The Micro-Satellite VENµS, the world’s smallest environmental satellite, designed and built by Israel Aerospace Industries and Rafael, in collaboration with the French National Center for Space Studies (CNES), on Wednesday morning was shot into space from the launching pad in French Guiana.

France’s Guiana Space Center is located near the equator, using the Earth’s rotation to add to the initial launch velocity.


The VENµS satellite has a scientific and a technological mission, with the scientific mission requirements defined by Centre d’Etudes Spatiales de la BIOsphère, in France, Ben-Gurion University of the Negev, in Israel, and CNES; and the technological mission requirement defined by Rafael.

The satellite has a 2-day revisit orbit which allows constant viewing angles at constant sun lighting angles. The unique combination is expected to help the development of new image processing methods. About 50 points of interest around the world have been chosen for scanning throughout the scientific mission. The VENµS will rescan these points every 2 days for the duration of the mission, collecting sensory and imagery data.

Some of the objectives from the scientific mission are: monitoring and analyzing surface under various environmental and human factors; developing and validating various ecosystem functioning models; improving and validating global carbon cycle models; defining theoretical and practical methods for scale transfer; and collecting and analyzing data picked up by the low spatial resolution sensors.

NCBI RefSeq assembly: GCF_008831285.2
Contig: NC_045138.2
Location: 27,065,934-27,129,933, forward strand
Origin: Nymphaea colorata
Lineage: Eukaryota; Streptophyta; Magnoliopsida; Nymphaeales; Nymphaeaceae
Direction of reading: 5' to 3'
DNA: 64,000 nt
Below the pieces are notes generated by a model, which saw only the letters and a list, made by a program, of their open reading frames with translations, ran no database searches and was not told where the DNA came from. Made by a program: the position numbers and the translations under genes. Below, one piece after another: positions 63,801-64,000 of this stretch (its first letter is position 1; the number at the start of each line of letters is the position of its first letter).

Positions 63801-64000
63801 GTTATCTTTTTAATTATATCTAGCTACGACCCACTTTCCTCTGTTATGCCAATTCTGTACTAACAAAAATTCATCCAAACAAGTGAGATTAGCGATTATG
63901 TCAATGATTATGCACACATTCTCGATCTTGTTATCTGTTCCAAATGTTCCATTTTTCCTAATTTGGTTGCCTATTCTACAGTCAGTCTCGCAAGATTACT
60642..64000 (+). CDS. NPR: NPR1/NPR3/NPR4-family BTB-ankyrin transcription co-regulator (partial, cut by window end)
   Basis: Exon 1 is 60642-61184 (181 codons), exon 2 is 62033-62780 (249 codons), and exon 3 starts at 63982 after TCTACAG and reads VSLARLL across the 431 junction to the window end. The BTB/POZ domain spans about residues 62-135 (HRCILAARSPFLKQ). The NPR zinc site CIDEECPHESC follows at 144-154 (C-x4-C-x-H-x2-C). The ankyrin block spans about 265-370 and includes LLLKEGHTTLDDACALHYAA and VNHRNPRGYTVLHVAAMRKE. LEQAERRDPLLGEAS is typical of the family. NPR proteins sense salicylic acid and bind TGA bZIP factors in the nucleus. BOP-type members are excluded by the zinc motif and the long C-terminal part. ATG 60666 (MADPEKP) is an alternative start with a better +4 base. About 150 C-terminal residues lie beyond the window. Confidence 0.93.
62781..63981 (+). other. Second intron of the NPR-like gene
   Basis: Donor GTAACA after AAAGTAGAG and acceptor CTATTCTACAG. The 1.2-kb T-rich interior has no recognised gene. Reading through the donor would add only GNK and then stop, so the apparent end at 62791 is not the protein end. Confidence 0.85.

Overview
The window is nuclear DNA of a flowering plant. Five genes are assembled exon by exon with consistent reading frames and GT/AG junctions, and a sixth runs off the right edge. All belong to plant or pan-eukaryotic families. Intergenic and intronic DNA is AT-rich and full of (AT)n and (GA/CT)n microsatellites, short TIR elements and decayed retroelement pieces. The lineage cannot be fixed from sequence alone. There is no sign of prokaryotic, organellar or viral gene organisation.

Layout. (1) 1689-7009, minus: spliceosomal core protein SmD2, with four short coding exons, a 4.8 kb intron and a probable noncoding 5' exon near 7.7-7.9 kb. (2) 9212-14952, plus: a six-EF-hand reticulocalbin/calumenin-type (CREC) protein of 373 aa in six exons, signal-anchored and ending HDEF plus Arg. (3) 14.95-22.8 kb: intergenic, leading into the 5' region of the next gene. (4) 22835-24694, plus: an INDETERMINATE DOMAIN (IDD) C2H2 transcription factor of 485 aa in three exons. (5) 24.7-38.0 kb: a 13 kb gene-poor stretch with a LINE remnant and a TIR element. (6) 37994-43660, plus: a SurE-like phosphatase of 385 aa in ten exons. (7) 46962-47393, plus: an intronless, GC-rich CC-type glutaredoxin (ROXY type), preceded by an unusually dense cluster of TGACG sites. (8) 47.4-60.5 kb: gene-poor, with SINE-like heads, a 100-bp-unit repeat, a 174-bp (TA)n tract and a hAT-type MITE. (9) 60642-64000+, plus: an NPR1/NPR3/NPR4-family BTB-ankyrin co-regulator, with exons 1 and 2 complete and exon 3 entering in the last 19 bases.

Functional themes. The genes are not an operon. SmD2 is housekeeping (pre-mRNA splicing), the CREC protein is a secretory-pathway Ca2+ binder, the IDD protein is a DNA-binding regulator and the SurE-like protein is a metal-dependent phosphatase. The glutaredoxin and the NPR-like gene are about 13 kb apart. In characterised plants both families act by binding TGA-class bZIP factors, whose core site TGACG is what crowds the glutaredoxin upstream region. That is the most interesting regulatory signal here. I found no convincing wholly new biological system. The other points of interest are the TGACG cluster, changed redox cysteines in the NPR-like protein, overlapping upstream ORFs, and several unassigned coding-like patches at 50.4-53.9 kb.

The VENµS satellite is equipped with a Super Spectral Camera comprising a catadioptric optical system, a focal plane assembly with narrow band filters, and 4 detector units with 3 separate CCD-TDI array, each array with separate operational and thermal control.

The satellite is also equipped with a Ritchey-Chretien telescope with a focal length of 1.75m and a diameter of 0.25m.

VENµS’s technological mission, using Israeli hall effect thrusters (IHET), is to demonstrate the thrusters’ enhanced capabilities and autonomous mission operations which include: orbit maintenance; LEO to LEO orbit transfer; enabling imaging mission in a high drag environment, performing the scientific mission at an altitude of 255 miles on an Earth repeating sun synchronous orbit.

The satellite is being ground controlled by IAI in Israel, which is linked to two sub-stations in charge of each of the missions: the scientific mission is being operated from Toulouse Space Center, France, and the technology mission is being controlled from the Technological Mission Center, Rafael, Haifa, Israel.